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Brookhaven IDA board again rejects tax breaks for $55M senior housing project

Heatherwood Golf and Villa has most of the

Heatherwood Golf and Villa has most of the approvals it needs to build the $54.9 million project, but company officials have said they can't start construction without tax breaks.   Credit: Randee Daddona

The Brookhaven Industrial Development Agency has again rejected a Commack developer's request for more than $2 million in tax breaks to build a senior housing complex at a South Setauket golf course.

Heatherwood Golf and Villa's application for economic assistance failed to garner the four votes needed on Monday for approval, IDA board chairman Frederick C. Braun III said in an interview. The board voted 3-2 in favor of the plan, but two board members were absent, he said. 

It marked the second time in four months that the IDA board rejected the Heatherwood plan. The board voted 4-3 in August to deny the application.

Heatherwood officials and their attorney, Peter Curry of Uniondale, did not return calls for comment.

Braun, who voted in favor of the tax breaks, said he is not sure Heatherwood officials should try again to get the plan approved.

“Based on the sentiments of the board, I would say probably not,” he said, adding that changes proposed by Heatherwood officials failed to persuade opponents on the board to change their votes.

Heatherwood has proposed building 200 residential units, including apartments and houses, at the 70-acre golf club at 303 Arrowhead Lane. The sprawling club, which would be reduced from 18 holes to nine, includes parts of Centereach and Port Jefferson Station.

Heatherwood has most of the approvals it needs to build the $54.9 million project, but company officials have said they can't start construction without tax breaks.

The latest Heatherwood application requested about $2.2 million worth of sales and mortgage tax abatements and payments in lieu of taxes to defray construction costs. The proposal would have paid about $1.454 million more to school, fire and library districts and Brookhaven Town than the plan rejected in August, Braun said.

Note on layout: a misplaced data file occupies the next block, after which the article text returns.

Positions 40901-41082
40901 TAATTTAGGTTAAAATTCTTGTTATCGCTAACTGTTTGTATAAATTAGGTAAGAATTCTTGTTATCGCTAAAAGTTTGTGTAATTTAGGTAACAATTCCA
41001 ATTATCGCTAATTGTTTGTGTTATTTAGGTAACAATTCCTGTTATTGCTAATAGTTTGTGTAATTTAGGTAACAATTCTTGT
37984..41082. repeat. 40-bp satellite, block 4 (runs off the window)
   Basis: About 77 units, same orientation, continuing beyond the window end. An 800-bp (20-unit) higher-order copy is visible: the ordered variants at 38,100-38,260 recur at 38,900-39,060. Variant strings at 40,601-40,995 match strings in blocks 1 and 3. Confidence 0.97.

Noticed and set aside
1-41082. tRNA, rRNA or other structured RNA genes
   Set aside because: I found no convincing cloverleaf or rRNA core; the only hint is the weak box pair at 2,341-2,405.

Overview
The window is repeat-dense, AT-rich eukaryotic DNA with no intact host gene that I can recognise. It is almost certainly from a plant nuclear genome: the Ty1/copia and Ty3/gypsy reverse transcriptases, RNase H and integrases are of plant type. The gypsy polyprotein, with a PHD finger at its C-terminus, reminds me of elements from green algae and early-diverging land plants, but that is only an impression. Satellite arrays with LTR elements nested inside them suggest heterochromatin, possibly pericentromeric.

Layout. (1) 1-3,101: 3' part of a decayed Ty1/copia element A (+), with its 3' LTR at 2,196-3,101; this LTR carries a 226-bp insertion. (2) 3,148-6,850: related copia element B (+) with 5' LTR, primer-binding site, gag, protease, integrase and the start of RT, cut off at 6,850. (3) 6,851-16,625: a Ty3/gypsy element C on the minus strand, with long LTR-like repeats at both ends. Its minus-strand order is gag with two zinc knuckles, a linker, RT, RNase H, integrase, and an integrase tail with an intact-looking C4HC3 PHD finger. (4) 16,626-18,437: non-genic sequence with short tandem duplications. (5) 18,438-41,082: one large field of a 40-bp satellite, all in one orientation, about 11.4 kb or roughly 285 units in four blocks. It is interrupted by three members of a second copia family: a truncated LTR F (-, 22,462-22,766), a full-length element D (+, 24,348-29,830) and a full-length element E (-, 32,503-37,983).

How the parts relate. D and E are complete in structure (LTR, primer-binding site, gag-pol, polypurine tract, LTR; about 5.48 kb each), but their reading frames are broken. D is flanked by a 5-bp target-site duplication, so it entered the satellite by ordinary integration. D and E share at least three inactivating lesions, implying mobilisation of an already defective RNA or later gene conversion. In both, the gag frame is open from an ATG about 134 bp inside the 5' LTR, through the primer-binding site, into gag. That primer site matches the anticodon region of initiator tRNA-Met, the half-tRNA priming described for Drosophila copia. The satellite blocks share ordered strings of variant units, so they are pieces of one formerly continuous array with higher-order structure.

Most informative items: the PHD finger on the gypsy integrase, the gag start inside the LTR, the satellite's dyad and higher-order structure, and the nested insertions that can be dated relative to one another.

The new proposal also would have increased the number of affordable and "workforce" housing units that would be built at the complex, Braun said.

Felix Grucci and Frank Trotta voted against the plan, while Braun, Martin Callahan and Scott Middleton voted for it. Gary Pollakusky and Ann-Marie Scheidt, who opposed the plan in August, did not attend Monday's meeting, Braun said.

Ed Garboski, vice president of the Port Jefferson Station-Terryville Civic Association, said he was pleased the proposal was rejected.

More than a dozen residents had spoken against the plan at a public hearing in July, citing concerns about traffic. They said they also worried that reduced tax payments would hurt the Three Village and Comsewogue school districts.

“The community hasn’t changed their minds about what’s going on,” Garboski said. “We didn’t feel they should be getting the tax breaks there. That’s twice now. I’d be hopeful that with the other two people there, they still wouldn’t have voted for it.”

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